MIT Engineers Made A Battery-free, Wireless Camera That Works For Weeks Underwater
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MIT Engineers Made A Battery-free, Wireless Camera That Works For Weeks Underwater

An invention that could change how we explore the depths of the ocean and monitor pollution levels, this MIT camera is a revolutionary device that’s wireless, battery-free, and can work underwater for weeks at a time.

According to MIT News, this new underwater camera is about “100,000 times more energy-efficient than other undersea cameras” and can capture and transmit color photos even in the dark underwater depths.

How does it work?

Ingeniously, this camera is powered by sound. 

The camera takes the mechanical energy generated by sound waves traveling through water and turns it into the power it needs to capture and transmit images. You can see in the diagram C below how the setup works.

mit underwater camera

“We demonstrate wireless battery-free imaging of animals, plants, pollutants, and localization tags in enclosed and open-water environments. The method’s self-sustaining nature makes it desirable for massive, continuous, and long-term ocean deployments with many applications including marine life discovery, submarine surveillance, and underwater climate change monitoring,” say the authors of the invention, who published their research on Nature.com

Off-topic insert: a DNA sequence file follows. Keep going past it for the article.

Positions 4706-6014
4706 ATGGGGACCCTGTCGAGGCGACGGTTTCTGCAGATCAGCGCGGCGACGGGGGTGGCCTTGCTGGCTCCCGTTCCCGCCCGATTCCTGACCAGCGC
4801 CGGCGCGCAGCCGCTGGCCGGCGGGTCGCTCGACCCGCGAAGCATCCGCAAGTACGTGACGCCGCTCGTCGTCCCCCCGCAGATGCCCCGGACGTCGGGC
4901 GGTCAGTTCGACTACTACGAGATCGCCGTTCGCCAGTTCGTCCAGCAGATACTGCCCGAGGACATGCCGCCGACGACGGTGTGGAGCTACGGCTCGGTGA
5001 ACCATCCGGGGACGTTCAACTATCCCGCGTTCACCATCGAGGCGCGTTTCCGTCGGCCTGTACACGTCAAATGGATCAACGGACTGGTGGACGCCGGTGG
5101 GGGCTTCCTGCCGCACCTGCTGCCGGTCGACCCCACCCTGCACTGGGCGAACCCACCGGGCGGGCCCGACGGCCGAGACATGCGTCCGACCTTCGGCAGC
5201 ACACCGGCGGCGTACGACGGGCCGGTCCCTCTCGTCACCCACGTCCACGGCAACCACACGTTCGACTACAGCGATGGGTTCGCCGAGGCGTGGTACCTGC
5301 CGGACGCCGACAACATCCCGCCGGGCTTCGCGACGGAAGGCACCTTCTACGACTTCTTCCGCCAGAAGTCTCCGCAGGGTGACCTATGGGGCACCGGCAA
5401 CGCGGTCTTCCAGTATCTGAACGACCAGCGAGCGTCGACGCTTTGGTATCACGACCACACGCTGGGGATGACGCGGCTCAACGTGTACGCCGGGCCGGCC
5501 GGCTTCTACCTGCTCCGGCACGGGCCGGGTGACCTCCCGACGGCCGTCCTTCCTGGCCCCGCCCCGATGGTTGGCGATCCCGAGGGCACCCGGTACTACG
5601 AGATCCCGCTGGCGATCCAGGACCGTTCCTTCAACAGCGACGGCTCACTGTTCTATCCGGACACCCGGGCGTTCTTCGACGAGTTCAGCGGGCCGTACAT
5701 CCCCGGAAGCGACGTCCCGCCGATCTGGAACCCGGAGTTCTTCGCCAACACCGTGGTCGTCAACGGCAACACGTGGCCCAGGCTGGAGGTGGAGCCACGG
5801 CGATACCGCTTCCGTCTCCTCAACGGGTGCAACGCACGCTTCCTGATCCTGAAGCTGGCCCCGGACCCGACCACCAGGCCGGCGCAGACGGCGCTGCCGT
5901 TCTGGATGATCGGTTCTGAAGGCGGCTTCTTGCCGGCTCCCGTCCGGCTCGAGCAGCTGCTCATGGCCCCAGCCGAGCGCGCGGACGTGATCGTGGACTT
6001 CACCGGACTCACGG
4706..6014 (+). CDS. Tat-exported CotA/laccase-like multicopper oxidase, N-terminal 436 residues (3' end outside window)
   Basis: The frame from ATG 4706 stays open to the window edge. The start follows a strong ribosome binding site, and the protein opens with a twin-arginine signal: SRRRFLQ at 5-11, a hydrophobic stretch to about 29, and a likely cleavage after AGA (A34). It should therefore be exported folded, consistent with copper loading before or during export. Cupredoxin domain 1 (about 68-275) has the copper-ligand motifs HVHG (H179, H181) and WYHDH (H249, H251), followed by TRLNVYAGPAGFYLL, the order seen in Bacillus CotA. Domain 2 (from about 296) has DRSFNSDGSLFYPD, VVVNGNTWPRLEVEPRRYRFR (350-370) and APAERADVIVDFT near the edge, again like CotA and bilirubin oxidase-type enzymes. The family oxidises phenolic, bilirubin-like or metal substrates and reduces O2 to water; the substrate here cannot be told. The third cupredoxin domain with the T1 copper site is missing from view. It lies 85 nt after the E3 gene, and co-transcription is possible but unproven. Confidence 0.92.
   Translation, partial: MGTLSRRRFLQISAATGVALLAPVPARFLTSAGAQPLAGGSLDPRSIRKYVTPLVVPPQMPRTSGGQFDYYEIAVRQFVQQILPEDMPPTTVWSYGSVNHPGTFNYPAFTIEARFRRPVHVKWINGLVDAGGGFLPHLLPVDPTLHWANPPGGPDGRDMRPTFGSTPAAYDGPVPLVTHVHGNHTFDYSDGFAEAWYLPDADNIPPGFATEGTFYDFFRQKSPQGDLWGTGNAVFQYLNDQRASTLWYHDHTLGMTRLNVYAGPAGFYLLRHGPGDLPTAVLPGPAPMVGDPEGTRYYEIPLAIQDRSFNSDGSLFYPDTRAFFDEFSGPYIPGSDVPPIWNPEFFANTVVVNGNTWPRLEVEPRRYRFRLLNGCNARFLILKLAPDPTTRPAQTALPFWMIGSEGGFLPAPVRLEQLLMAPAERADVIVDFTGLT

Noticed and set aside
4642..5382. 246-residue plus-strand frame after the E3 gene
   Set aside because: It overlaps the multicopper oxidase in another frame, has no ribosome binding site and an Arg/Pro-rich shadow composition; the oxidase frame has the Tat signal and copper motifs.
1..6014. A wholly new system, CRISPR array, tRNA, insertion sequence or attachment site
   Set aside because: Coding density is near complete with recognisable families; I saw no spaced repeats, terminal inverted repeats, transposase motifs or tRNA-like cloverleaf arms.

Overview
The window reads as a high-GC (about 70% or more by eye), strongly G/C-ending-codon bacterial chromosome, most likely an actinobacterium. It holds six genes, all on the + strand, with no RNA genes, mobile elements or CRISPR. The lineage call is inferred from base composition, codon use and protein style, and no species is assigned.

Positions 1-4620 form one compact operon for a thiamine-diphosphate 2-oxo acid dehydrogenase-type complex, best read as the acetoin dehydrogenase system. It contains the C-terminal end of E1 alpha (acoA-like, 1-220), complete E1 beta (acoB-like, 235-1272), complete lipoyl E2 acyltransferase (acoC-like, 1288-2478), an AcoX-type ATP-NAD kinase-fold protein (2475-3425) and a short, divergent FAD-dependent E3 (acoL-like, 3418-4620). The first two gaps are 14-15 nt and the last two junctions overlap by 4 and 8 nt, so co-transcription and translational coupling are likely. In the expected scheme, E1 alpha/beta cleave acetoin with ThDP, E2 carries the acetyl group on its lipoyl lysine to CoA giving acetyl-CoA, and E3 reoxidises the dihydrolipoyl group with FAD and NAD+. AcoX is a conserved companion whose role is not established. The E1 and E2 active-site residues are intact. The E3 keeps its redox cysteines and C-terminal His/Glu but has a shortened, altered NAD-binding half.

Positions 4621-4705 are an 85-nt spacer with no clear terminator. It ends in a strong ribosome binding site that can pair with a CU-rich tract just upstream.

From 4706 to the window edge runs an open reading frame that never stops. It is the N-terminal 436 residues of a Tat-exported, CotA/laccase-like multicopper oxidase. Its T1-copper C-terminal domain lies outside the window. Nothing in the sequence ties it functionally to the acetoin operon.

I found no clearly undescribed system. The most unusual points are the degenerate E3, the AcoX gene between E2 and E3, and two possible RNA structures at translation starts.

They also say that underwater cameras are also important to support global aquaculture food production. They can do so by detecting diseases, monitoring harmful algae blooms and regulating fish feeding patterns.

Also read: MIT Engineers Reveal Ultrasound Stickers that See Inside Patients As They Go About Their Lives

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MIT Engineers Made A Battery-free, Wireless Camera That Works For Weeks Underwater
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